The gut, or digestive system, is made up of the gastrointestinal (GI) tract. Ideally, parts of our body such as the esophagus, stomach, small and large intestines all work properly so we can eat and digest food without discomfort.

The gut absorbs nutrients from the food we eat while eliminating waste. It also has many other important functions, like keeping harmful substances out of our bodies and supporting a balance of helpful bacteria.

You have a healthy gut if all things are working well. If the gut doesn’t do these things well, then illnesses may occur, such as:

  • type 2 diabetes
  • inflammatory bowel disease (IBD)
  • colon cancer

Gut health plays an important role in optimal health and wellness.

A healthy gut contains different types of healthy bacteria that aid with nutrient digestion, support a healthy immune system, and even help with proper nervous system function.

A healthy gut also communicates with the brain through nerves and hormones, which helps maintain general health and well-being.

Symptoms that may indicate gut issues include:

  • abdominal pain
  • bloating
  • diarrhea
  • constipation
  • heartburn
  • nausea
  • vomiting

It’s difficult to pinpoint a specific condition that may be causing your gut issues.

The gut is complex, and symptoms such as diarrhea, constipation, excessive gas, intestinal inflammation, bloating, and abdominal pain have many causes.

When symptoms persist, it may be a sign of an underlying problem that needs medical attention. Consult your doctor if you are having gut issues.

The key difference between a food allergy and food intolerance is that a food intolerance may cause a lot of discomfort, whereas a food allergy can be life threatening.

A food allergy happens when your immune system overreacts to a food protein that other people would find harmless. This causes the body to produce an antibody called immunoglobulin E (IgE), triggering a wide range of symptoms that can vary in onset and severity.

Food allergy symptoms range from mild (such as hives) to severe (anaphylactic shock) and can potentially result in death.

The main treatment for an anaphylactic (allergic) reaction is to use an epinephrine auto-injector and dial 911 or local emergency services.

Most food-related symptoms occur within 2 hours of eating. Often, they start within minutes. In some very rare cases, the reaction may be delayed by 4 to 6 hours or even longer.

Food intolerance occurs when the body can’t properly digest the food that is eaten or when a particular food might irritate the digestive system. Lactose intolerance is an example of food intolerance.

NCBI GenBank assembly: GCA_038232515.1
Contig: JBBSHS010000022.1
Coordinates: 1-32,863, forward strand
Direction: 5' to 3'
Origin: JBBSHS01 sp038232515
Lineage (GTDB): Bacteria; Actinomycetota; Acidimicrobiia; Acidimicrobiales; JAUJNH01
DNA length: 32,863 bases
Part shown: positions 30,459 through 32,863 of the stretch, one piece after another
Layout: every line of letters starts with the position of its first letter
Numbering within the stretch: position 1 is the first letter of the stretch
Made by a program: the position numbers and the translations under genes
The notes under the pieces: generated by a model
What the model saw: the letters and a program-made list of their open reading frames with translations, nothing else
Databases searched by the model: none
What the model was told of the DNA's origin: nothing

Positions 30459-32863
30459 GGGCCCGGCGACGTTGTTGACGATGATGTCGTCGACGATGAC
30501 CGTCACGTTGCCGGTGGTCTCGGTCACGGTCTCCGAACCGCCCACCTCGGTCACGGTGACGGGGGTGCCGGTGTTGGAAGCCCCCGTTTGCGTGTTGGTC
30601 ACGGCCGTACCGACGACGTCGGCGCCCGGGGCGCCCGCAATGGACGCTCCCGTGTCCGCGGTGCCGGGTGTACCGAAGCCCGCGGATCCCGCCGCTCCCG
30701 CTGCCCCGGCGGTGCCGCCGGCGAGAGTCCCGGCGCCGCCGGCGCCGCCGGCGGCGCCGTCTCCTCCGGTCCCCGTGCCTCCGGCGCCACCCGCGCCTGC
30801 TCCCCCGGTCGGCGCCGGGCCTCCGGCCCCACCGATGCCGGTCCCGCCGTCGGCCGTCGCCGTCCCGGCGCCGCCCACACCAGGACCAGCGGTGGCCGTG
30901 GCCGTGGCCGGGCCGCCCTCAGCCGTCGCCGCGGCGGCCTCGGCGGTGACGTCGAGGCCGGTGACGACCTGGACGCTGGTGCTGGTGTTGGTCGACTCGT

There’s no doubt many aspects of modern life can damage our gut health, including:

  • a high stress lifestyle
  • lack of sleep
  • a diet of highly processed foods
  • illnesses
  • antibiotics

An imbalance in the gut’s microflora, also known as dysbiosis, can make you more likely to develop some health conditions, such as irritable bowel syndrome (IBS), IBD, diabetes, cancer, obesity, heart disease, and central nervous system disorders.

Probiotics are the “good” bacteria similar to those found in your gut and in fermented foods like yogurt. They contain added live cultures like Lactobacillus or Bifidobacterium. Not all fermented foods contain probiotics, however.

Kimchi (a Korean fermented cabbage dish) and kombucha (fermented tea) also contain live cultures, but their potential probiotic benefits haven’t been well studied.

Between 25 to 45 million people in the United States experience frequent stomach pain, bloating, constipation, and diarrhea, which are all symptoms of IBS. Probiotics may provide relief.

According to a review published in the journal Nutrients, participants who took multiple-strain probiotics for 8 weeks experienced less stomach pain and enhanced quality of life.

Choose a probiotic with live and active bacterial cultures like Lactobacillus acidophilus ABC. The product should display the species, strains, and dosage.

But it’s important to note that not all strains are the same. I recommend using or to match the strain to the benefit you want.

Be sure the product contains at least the level of probiotics that was used in the study from the U.S. Probiotic Guide or the Probiotic Chart. Higher counts are not necessarily better.

Make sure to look at the “best by” date rather than the production date to ensure the product contains sufficient levels of live probiotics.

Finally, check the label for recommended storage guidelines. For example, some require refrigeration while others can be stored at room temperature.

Research shows probiotics are safe and may be useful in preventing upper respiratory tract infections and diarrhea in healthy children.

The two probiotic strains found effective in a 2017 study were Lactobacillus rhamnosus GG (LGG) and S. boulardii. LGG reduced the risk of antibiotic-associated diarrhea by 13 percent. The S. boulardii strain reduced C. difficile associated diarrhea by 12 percent.

Speak with your doctor first before giving probiotics to an infant.

Probiotics are safe for most people. But talk with your doctor first if you have health issues. Anyone with a serious underlying health condition should be monitored closely by a healthcare professional while taking probiotics.

Incorporating health-promoting functional foods, such as those containing both prebiotics and probiotics, helps support a healthier gut.

In terms of meals, that might mean enjoying sliced bananas in plain yogurt, flavoring dishes with garlic or leeks, or stir-frying asparagus with tempeh.

Jerlyn Jones is a registered dietitian nutritionist, national media spokesperson, nutrition writer, and owner of The Lifestyle Dietitian LLC, an Atlanta-based nutrition consulting practice. She specializes in integrative nutrition with an emphasis on food sensitivities, digestive problems, and women’s health.